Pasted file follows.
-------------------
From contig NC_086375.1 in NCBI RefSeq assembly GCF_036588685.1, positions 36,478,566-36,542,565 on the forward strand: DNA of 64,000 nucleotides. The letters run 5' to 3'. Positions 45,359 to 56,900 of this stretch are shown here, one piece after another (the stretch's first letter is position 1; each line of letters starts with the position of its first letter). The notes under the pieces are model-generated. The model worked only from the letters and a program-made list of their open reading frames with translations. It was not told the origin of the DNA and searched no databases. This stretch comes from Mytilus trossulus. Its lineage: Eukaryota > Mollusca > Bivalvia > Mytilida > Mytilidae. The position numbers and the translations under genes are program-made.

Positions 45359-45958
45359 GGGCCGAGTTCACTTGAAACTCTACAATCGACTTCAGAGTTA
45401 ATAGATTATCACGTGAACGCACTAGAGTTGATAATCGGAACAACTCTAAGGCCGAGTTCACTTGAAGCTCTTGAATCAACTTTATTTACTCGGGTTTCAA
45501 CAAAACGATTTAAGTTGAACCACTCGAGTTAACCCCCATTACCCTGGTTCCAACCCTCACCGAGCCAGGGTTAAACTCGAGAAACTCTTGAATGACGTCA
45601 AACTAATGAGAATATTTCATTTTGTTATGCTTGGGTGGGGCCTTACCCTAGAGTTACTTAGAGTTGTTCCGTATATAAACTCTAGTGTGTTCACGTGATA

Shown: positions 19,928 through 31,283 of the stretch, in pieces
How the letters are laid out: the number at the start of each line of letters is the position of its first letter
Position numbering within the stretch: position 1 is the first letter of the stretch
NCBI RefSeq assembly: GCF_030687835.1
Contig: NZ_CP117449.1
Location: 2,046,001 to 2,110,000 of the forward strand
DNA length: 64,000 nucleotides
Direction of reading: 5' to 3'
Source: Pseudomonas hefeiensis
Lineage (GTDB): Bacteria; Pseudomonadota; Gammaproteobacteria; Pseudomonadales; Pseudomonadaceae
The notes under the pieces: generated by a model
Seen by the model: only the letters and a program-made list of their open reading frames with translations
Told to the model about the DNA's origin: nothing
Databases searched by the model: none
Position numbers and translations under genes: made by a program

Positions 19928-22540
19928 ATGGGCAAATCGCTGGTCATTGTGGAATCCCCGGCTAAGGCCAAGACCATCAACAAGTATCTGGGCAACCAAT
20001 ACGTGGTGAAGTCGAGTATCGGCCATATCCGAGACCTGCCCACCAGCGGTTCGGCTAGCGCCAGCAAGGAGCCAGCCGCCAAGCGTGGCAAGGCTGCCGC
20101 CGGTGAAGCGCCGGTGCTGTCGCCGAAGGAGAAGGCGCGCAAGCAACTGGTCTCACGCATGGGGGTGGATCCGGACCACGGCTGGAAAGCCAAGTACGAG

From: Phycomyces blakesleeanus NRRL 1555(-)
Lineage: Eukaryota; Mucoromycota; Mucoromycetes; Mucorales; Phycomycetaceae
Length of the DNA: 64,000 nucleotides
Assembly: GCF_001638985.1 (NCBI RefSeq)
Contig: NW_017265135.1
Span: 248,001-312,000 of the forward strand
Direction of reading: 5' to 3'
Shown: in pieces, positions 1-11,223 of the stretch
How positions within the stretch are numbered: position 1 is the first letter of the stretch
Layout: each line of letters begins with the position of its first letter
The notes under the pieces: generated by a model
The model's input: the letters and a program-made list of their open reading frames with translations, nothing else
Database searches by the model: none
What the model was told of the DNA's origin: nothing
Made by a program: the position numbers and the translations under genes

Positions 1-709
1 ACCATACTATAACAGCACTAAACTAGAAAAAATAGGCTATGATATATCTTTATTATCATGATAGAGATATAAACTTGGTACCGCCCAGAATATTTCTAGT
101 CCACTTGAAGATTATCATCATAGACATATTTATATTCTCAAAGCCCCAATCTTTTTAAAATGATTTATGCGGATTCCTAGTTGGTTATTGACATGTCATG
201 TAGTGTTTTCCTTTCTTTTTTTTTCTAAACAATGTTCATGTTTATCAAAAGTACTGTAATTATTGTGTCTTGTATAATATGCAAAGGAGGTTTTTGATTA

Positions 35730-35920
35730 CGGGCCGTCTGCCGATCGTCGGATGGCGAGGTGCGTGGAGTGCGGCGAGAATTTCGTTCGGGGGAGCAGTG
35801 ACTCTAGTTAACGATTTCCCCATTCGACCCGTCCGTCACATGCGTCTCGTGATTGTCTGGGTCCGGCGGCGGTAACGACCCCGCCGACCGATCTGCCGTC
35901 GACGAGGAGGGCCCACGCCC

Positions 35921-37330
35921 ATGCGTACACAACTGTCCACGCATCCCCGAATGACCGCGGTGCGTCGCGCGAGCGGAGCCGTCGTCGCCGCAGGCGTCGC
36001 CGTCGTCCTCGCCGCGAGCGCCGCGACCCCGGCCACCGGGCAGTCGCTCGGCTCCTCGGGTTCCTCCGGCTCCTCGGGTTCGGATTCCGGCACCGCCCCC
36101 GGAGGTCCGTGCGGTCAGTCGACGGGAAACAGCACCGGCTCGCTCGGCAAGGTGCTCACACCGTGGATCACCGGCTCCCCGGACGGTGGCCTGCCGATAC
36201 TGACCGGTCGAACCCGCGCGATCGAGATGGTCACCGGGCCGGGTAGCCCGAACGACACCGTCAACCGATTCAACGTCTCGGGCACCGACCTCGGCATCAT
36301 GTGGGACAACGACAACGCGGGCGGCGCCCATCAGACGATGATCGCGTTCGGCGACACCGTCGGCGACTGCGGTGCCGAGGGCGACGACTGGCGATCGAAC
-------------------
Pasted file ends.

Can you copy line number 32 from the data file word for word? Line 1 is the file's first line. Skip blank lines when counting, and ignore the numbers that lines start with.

Direction of reading: 5' to 3'